2. It pretty much STOLE the ending from Terry Gilliam's 'Brazil'. Don't me wrong. I'm all about paying homage and directors giving nods to other directors (more than half the content of this blog is about that). But thievery is thievery, and 'Repomen' completely stole from 'Brazil'.

'Repomen' was the last "memorable" movie he appeared in on the big screen. Other than that, it seems like he's been doing nothing but painfully average indie movies that go straight to DVD after playing at sundance. A few months ago I made a facebook status update calling Forest Whitaker "this generations Louis Gossest Jr". And that wasn't a compliment. For those of you who don't know, in the 70's and 80's there was that myth among black people that when a black actor receives an academy award (or even just a nomination) that it became the "kiss of death". Louis Gosset Jr. was a prime example of that. After winning an academy award for 'Officer And A Gentlemen', he went on to co-star in such great films as the Iron Eagle saga, TWO films alongside Dolph Lundgren ('The Punisher' & 'Cover Up') and countless made for TV movies that no one remembers. But its doesn't stop with just Gosset. You had Adolp Ceaser ('A Soldier's Story'), Dianne Carrol ('Claudine'), Angela Basset ('Whats Love Got To Do With It'), and so on. Over the years actors like Denzel Washington, Jaime Foxx and Will Smith kinda turned that myth around (no matter how you may feel about them). But in a way, Forest Whitaker is moving backwards. Does he know he's A-list?? Or is he still? He might not be anymore, I dunno. Even AFTER winning an academy award for best male lead he continues to take 2nd billing to people like Matthew Fox (I understand 'Lost' is a popular TV show, but still...)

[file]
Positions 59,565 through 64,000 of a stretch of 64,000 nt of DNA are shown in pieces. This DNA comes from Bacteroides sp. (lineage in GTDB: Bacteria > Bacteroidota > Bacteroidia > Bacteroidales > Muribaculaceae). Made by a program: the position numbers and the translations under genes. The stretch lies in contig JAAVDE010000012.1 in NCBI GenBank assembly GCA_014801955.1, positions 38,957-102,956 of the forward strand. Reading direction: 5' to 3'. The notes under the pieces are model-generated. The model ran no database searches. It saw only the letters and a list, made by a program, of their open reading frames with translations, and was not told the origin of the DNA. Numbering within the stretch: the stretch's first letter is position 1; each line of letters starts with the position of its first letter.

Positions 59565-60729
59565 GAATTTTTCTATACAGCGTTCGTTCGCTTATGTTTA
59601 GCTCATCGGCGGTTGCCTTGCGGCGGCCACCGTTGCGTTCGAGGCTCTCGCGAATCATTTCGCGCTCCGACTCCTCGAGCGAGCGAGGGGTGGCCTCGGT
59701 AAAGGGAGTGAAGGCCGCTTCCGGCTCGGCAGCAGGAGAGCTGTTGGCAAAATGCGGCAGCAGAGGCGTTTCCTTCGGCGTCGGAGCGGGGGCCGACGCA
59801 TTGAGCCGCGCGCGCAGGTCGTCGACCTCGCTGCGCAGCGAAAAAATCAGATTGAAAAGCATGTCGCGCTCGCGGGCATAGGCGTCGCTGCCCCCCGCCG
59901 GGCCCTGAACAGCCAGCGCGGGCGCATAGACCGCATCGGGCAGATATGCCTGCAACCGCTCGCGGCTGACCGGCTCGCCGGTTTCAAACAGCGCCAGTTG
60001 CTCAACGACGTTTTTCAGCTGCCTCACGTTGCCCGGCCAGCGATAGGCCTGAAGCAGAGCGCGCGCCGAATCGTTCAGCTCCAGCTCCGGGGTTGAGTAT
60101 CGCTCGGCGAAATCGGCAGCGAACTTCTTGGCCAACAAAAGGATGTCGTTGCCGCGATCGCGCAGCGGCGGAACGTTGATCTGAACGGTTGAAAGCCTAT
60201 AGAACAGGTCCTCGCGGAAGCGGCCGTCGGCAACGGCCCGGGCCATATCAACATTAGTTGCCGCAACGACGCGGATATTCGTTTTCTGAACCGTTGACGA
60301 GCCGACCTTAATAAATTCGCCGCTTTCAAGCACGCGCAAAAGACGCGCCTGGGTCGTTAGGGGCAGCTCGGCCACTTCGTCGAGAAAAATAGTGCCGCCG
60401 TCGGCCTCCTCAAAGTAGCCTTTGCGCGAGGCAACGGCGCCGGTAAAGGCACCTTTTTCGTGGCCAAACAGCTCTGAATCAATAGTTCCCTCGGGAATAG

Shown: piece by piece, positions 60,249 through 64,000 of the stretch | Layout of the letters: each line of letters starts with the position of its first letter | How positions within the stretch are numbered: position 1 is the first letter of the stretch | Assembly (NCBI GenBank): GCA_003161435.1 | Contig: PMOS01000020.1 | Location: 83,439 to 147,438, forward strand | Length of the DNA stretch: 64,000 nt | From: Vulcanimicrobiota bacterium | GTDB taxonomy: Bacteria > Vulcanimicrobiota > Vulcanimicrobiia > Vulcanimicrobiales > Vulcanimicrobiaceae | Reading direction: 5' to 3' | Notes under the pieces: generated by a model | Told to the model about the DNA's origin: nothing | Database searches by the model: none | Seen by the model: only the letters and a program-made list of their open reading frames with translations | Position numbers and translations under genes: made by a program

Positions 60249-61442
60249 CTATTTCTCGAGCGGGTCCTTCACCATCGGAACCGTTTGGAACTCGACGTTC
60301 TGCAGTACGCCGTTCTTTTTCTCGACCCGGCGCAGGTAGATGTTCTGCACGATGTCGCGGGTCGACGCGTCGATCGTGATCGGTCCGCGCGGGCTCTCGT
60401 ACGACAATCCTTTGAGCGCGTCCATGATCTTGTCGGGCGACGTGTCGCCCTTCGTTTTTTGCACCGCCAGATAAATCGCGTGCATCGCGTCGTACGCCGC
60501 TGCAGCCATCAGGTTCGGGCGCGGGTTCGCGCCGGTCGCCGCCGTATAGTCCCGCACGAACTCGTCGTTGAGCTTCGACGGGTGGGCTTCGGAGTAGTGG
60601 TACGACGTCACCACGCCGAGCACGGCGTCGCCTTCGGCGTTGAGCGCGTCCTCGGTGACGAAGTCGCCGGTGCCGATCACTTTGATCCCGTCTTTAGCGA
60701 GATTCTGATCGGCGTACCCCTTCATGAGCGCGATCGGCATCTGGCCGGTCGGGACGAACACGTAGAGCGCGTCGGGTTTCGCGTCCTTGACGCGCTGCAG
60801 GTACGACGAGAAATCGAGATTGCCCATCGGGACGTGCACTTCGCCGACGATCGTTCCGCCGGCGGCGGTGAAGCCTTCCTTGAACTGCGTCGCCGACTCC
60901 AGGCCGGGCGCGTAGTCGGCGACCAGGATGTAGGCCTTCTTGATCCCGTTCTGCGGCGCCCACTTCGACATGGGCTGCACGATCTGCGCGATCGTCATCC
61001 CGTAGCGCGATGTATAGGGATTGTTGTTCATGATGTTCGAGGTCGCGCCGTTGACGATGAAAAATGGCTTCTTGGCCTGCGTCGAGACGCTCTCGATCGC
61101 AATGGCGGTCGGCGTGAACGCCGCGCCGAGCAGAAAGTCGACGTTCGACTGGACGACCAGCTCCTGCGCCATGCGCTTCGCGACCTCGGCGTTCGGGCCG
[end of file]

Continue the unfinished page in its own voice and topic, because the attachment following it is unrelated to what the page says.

So I think what needs to happen is we rent a van and just hi-jack him, take him somewhere and have one of those intense interventions where his family, friends and devoted fans be honest with him and tell him the truth about he's ruining his name.